Remote sensing of weak, small-scale magnetic fields is paramount in solar physics. However, the seeing complicates the required polarisation measurements. One of the methods to overcome this problem is modulating the light much faster than the seeing, so scientists can practically “freeze” the atmosphere during the measurements.
FSP modulator and calibration unit at the German Vacuum Tower Telescope in Teide Observatory (Tenerife, Spain) / Source: F. Iglesias 2016 (PhD thesis)
Remote sensing of weak small-scale solar magnetic fields is of utmost relevance when attempting to respond to a number of important open questions in solar physics, such as the total amount of magnetic flux on the Sun, the structuring and dynamics of the chromospheric magnetic field, or the magnetic processes related to energy transfer through the solar atmosphere, among others.
The most common way to characterise solar magnetic fields is by studying the polarisation of sunlight (polarimetry). This is one of the most delicate measurements in astronomy, needing very high spatial, spectral, and temporal resolution. Unfortunately, since such measurements are photon starved, intrinsic trade-offs between these requirements are inevitable.
Even more, with polarisation being invisible to both the human eye and detectors, the measurement process is tricky. Solar polarimeters resort to polarisation modulators, which encode the polarisation information into intensity variations. Usually, four intensity measurements are taken in rapid succession and then combined to deduce the polarisation of the incoming light. This is called a modulation cycle.
Atmospheric seeing and polarisation measurements
Modulation allows scientists to calculate the original polarisation of the light, but how accurately? As already stated, very high spatial, spectral, and temporal resolutions are needed in order to study small-scale magnetic processes on the Sun.
On top of that, there are two added complications: the changes that the telescope itself can introduce in the solar polarisation (known as instrumental polarisation) and the artificial signals generated by turbulence in the Earth’s atmosphere (atmospheric seeing).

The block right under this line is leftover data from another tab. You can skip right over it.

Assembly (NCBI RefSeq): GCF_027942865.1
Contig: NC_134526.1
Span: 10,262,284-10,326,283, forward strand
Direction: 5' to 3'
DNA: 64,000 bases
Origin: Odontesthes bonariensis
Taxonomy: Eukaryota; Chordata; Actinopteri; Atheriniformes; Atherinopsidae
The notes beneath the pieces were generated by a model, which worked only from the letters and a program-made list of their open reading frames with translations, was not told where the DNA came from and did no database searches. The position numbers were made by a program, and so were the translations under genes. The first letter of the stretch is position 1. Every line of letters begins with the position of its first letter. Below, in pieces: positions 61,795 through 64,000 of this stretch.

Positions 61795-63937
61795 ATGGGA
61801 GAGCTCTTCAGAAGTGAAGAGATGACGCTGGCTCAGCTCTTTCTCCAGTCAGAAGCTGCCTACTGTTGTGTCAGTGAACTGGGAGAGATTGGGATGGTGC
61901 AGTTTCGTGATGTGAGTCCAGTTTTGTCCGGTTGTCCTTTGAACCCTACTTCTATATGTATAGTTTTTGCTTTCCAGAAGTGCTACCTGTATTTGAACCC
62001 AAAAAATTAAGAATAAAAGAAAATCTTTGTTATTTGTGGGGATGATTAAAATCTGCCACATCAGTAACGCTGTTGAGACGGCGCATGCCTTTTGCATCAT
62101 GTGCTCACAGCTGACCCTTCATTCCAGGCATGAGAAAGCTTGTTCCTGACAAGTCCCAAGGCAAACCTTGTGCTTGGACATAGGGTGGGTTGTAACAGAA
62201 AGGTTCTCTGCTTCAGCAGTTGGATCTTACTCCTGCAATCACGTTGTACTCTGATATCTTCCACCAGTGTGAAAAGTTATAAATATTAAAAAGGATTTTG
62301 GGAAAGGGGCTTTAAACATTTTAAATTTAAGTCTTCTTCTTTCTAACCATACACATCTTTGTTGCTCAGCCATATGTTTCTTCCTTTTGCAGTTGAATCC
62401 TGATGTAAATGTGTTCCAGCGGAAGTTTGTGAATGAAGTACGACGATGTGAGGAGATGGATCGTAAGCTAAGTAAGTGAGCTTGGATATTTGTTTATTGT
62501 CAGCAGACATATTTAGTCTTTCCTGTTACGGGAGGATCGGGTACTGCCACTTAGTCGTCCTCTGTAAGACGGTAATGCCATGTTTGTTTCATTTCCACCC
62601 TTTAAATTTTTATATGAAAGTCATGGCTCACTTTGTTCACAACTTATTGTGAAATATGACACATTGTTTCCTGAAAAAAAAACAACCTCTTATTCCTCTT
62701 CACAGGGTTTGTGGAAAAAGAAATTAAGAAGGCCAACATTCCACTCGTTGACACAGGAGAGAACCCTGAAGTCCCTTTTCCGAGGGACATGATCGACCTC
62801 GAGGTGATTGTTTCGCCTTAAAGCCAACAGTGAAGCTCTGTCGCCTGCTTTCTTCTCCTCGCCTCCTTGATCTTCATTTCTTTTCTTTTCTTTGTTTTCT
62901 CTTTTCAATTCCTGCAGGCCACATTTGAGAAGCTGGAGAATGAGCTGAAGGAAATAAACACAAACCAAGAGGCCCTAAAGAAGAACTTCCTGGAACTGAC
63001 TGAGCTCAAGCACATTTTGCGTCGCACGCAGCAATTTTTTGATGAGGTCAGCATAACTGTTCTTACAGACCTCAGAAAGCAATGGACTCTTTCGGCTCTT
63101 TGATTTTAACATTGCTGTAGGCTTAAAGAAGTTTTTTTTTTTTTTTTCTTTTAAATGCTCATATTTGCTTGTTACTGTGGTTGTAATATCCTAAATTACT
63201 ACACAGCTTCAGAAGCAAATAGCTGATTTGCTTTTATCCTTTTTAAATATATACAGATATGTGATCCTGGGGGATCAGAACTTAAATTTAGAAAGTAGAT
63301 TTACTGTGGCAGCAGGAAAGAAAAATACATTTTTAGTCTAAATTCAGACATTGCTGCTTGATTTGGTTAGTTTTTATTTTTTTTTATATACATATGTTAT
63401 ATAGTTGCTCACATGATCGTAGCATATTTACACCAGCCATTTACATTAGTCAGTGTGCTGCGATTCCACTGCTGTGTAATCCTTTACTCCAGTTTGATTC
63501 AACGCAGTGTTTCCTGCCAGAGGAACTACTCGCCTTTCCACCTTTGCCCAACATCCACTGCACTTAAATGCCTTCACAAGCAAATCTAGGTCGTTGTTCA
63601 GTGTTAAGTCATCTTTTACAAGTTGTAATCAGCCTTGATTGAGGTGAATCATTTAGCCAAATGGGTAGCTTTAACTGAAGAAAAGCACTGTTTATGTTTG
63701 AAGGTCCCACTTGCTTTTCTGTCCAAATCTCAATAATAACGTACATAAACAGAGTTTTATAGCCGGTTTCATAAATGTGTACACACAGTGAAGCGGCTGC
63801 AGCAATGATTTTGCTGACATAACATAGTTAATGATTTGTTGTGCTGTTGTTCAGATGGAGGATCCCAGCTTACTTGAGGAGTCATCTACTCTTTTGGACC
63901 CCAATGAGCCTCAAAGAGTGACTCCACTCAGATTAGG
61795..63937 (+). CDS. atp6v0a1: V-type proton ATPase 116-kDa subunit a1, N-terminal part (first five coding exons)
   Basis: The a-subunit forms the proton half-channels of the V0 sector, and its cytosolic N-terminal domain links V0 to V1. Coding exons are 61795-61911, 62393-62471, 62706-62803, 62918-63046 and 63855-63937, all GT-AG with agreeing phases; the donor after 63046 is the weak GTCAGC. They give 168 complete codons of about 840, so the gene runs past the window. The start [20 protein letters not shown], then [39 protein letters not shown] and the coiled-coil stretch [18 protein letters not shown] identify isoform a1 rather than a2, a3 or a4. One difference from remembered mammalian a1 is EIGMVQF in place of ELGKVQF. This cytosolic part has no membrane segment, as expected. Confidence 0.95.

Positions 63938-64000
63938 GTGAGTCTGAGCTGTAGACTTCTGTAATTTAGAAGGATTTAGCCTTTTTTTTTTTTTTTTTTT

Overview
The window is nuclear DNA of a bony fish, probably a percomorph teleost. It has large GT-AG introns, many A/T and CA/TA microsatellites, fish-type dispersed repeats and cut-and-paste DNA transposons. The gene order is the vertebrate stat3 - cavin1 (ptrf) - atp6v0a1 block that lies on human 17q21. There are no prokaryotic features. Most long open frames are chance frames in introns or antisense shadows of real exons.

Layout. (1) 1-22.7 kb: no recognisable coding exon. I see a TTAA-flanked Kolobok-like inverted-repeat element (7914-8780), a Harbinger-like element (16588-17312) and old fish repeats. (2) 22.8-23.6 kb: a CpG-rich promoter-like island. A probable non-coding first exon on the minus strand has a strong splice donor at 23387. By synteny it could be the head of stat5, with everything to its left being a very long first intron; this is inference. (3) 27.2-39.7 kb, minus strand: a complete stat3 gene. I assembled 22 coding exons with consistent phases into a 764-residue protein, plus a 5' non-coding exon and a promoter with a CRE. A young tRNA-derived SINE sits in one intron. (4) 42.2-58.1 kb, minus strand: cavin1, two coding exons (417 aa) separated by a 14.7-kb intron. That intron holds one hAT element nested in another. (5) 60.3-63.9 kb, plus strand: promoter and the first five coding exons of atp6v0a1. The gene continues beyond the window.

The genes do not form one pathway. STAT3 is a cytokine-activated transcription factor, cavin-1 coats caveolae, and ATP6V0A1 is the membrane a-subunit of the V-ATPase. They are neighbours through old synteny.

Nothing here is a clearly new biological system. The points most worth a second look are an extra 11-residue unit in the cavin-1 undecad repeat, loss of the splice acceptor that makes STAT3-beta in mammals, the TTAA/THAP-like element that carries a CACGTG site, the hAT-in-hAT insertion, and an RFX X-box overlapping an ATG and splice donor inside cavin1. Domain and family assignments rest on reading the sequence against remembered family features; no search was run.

The European Solar Telescope is designed in such a way that instrumental polarisation will cancel out, making it the first polarisation-free telescope by design (still, safeguards are being added along the way).
Seeing-induced polarisation is a different story. Since four sequential intensity measurements need to be combined to obtain the original polarisation, it is important that the solar scene does not vary during the time those measurements are taken. But the seeing distorts the images at very high speed, leading to artificial polarisation signals. Fortunately, adaptive optics systems and image reconstruction techniques significantly decrease the image distortions caused by seeing. They have vastly improved the polarisation measurements made from ground-based telescopes, although still not in a way comparable to those from space telescopes.
Overcoming seeing with a Fast Solar Polarimeter
One of the methods to overcome the effect of atmospheric seeing is modulating much faster than the seeing, so scientists can practically “freeze” the images within a modulation cycle period.
This is one of the approaches that could be used by the European Solar Telescope. Indeed, scientists and engineers at the Max Planck Institute for Solar System Research (MPS, Germany), in close collaboration with the semiconductor laboratory of the Max Planck Society, are developing a Fast Solar Polarimeter prototype to operate in the visible part of the spectrum.
This prototype draws from a seemingly simple idea: with most of the seeing power contained in the 1–100 Hz frequency range, a modulation frequency of the order of 100 Hz would be required to modulate faster than the typical time scales of the seeing, drastically suppressing seeing-induced polarisation.
“This requires the detectors of the Fast Solar Polarimeter to be run at up to 400 frames per second. The high frame rate has another key advantage: it allows for an efficient image reconstruction with minimal impact on the noise level of the data”, explains Alex Feller (MPS). In this way both the image quality and the polarimetric sensitivity are improved.
However, to achieve this high frame rate with low noise in the camera is proving to be challenging: “The higher the frame rate, the less sunlight we can collect in individual frames, and the higher the contribution of camera noise to the total noise level in the polarisation measurement", elucidates Feller. “Still, in the last few years, the speed, size and noise of the sensors have drastically improved, a very fortunate development which our field can benefit a lot from”, he concludes on a hopeful note.
- F. A. Iglesias, A. Feller, K. Nagaraju, S. K. Solanki, 2016, “High-resolution, high-sensitivity, ground-based solar spectropolarimetry with a new fast imaging polarimeter - I. Prototype characterization”, A&A, 590, A89.
- F. A. Iglesias and A. Feller, "Instrumentation for solar spectropolarimetry: state of the art and prospects", 2019, Opt. Eng. 58(8) 082417.
- F. Zeuner, R. Manso Sainz., A. Feller, M. van Noort, S.K. Solanki, F. Iglesias, K. Reardon, and V. Martínez Pillet, 2020, "Solar Disk Center Shows Scattering Polarization in the Sr I 4607 Å line", The Astrophysical Journal, 893, L44.